Roses and Time

I realized the other day that my last “traditional day” at work was Friday, March 6. That’s the day my midterm grades were due to be submitted and the next week was scheduled to be our spring break. Of course, that’s not the way things worked out and I spent spring break in ways that I had never anticipated. Eight weeks later, we wrapped up exam week and everyone I know felt stressed out, exhausted, and bewildered. So much that students were looking forward to – and had worked hard to achieve – was postponed or outright canceled and no one can say with any real certainty what the fall semester will look like.

It’s a scary time and it’s not an exaggeration to say that we are undergoing a seismic shift in nearly every aspect of our lives – sports, religious services, visiting with friends, eating out, going to the movies, education, working – all of these have been affected by this pandemic.

There is some evidence that mental health should be listed among those other categories. People are struggling with isolation and fear of the unknown and tempers for many people are becoming frayed to the breaking point. Living in the middle of such massive uncertainty is not easy.

Seeing that my own mindset needed some tending to, I decided to take a few days this week to decompress a bit before diving into my next big work project. I know that I am fortunate to have a job that allows me this time – many Americans are becoming frantic with worry over employment issues, since universal paid sick leave and vacation time are not realities here.  (Nor, for that matter, is either easily-accessible child care or universal health care.) Knowing that I have some advantages instills in me a sense of responsibility – I need to make sure I’m using my voice for people who don’t have one.

If you’ve read much of Splendor, you know that I truly believe that we’d be better as a society if we developed a different attitude toward time off and viewed it as a necessity instead of as frivolity. Idle time is time that permits us to recharge and recenter, which is crucial to working well and happily. and I encourage you to do everything you can to find at least a few minutes a day to engage in what nay-sayers would term “loafing.”

Your experience and desires may well differ from mine, but I can only speak from my own experience, so let me tell you how I’ve spent the last few days.

First, I made a list and spent a day running errands so I wouldn’t have my planned “days off” broken up by the need to run to the drugstore, grocery, and so on. Also, I wanted to make sure I had the kitchen stocked with the things I wanted – isolation coupled with work stress usually means I eat thoughtlessly and I wanted good food to be close at hand. (This is the same practice I encourage for an at-home spa day, remember! Look under the “Resources” tab for more.)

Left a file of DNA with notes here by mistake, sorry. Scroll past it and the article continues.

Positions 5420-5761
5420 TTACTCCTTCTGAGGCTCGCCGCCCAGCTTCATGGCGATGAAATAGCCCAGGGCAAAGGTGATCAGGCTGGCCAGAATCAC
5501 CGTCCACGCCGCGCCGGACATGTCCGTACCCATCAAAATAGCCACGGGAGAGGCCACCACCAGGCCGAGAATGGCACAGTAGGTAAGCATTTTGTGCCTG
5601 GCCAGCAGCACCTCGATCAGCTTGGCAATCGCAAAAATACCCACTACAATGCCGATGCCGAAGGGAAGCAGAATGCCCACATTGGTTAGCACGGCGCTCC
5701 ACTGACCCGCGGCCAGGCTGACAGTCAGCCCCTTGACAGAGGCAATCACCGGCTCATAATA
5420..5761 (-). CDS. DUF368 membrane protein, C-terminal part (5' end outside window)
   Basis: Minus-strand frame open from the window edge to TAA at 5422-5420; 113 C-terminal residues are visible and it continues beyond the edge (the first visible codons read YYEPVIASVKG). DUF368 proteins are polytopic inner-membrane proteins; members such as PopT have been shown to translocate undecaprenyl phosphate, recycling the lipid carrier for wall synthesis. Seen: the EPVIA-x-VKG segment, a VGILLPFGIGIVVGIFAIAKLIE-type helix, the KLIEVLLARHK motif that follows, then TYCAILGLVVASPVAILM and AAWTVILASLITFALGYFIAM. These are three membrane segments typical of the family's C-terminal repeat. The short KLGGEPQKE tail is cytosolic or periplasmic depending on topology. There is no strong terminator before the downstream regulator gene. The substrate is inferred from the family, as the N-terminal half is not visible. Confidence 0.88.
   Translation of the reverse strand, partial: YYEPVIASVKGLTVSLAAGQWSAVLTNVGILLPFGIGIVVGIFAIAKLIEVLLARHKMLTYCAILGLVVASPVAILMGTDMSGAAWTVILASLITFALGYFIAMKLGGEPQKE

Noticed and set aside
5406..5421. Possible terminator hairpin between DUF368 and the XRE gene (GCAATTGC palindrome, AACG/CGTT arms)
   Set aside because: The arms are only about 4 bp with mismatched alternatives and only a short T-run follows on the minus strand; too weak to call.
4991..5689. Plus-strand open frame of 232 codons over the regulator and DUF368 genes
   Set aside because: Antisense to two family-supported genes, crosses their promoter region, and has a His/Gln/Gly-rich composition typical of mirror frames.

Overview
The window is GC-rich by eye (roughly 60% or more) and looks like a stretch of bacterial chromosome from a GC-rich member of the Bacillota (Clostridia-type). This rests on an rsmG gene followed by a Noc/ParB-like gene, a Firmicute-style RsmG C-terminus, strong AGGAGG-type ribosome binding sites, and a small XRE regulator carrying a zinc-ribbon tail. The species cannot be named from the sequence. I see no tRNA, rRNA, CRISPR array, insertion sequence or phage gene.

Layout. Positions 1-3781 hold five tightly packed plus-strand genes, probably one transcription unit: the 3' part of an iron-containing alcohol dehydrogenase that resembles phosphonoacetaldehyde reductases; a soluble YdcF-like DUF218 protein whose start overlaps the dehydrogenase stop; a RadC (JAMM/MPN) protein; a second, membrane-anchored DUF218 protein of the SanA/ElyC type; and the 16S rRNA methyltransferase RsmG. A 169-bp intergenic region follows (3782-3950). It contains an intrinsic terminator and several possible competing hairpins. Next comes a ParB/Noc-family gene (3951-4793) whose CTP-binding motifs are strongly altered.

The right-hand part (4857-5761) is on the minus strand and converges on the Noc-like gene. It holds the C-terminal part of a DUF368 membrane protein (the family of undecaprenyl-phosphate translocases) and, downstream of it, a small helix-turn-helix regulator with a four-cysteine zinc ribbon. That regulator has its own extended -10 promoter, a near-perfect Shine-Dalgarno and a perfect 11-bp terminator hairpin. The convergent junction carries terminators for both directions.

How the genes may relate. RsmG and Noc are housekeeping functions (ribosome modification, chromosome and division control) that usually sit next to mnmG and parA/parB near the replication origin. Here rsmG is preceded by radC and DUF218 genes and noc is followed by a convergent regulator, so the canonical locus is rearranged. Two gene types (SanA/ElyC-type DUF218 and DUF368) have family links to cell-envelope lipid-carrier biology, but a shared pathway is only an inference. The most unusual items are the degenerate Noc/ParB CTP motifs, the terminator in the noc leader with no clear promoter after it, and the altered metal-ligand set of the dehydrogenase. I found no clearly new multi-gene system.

Once all was set and my husband was off to work (his workplace has re-opened to the public, albeit with a host of restrictions), I had the house to myself. Oddly enough, at first I had to fight the urge to be “productive” – that Calvinist streak of mine runs deep. I find it helps  quite a bit to begin the day with meditation. I usually use the Shine app, but I have a number of texts that I dip into as well. (Side note – if I don’t do this at the START of the day, I can really go sideways quickly.  If I were to recommend a single habit to get my head straight, it would be meditation.)

Beyond that, I’ve enjoyed getting comfortable with unstructured time. I’ve read a bit – some of a literary bent, but I’ve also really had fun dipping into my stash of Nancy Drew books – there’s something relaxing and charming about Nancy’s world of roadsters, tea rooms, and not-quite-dangerous mysteries. I really suggest you consider revisiting childhood favorites or taking up something light that you may have missed as a young ‘un. (Don’t let anyone pooh-pooh your reading material, by the way. Read what you like and if other people have a problem with it, well, darling, that’s THEIR problem, not yours!)

I’ve finally returned to Rosetta Stone and working on French. Much to learn, to be sure, but I’m enjoying the challenge of it.

I’m participating in The 100-Day Project, so I make time to paint a bit each day. I’m certainly much improved from last year! (Today is Day 45 and today’s effort is included here in the post. Seemed appropriate.)

There’s also been napping, bubble baths, clean sheets, a manicure, and today, I even played dress-up! (I had an appointment out of the house and today is cold and rainy, so I got dressed in “grown-up” clothes [an entire outfit designed around rain boots!] and played with make-up and accessories for the first time in, quite literally, weeks! Must’ve worked – the barista commented that I looked very pulled together!) I’ve made good food and fussed with presentation instead of eating straight from plastic containers. I’ve made afternoon tea using one of the tea blends from White Rose Manor that we picked up on our recent picnic outing.

In short, I’ve treated myself like company.

Please try it. Don’t save the “good stuff” just for other people – use the china for a turkey sandwich (heck, be fancy and cut off the crusts if you want to!). Buy flowers for yourself. Put cream in your coffee instead of skim milk. Take time to create, whether that’s a meatloaf, a flower bed, or a painting. Take. Time.

Take a deep breath. That delicate smell you almost missed? Those are roses.






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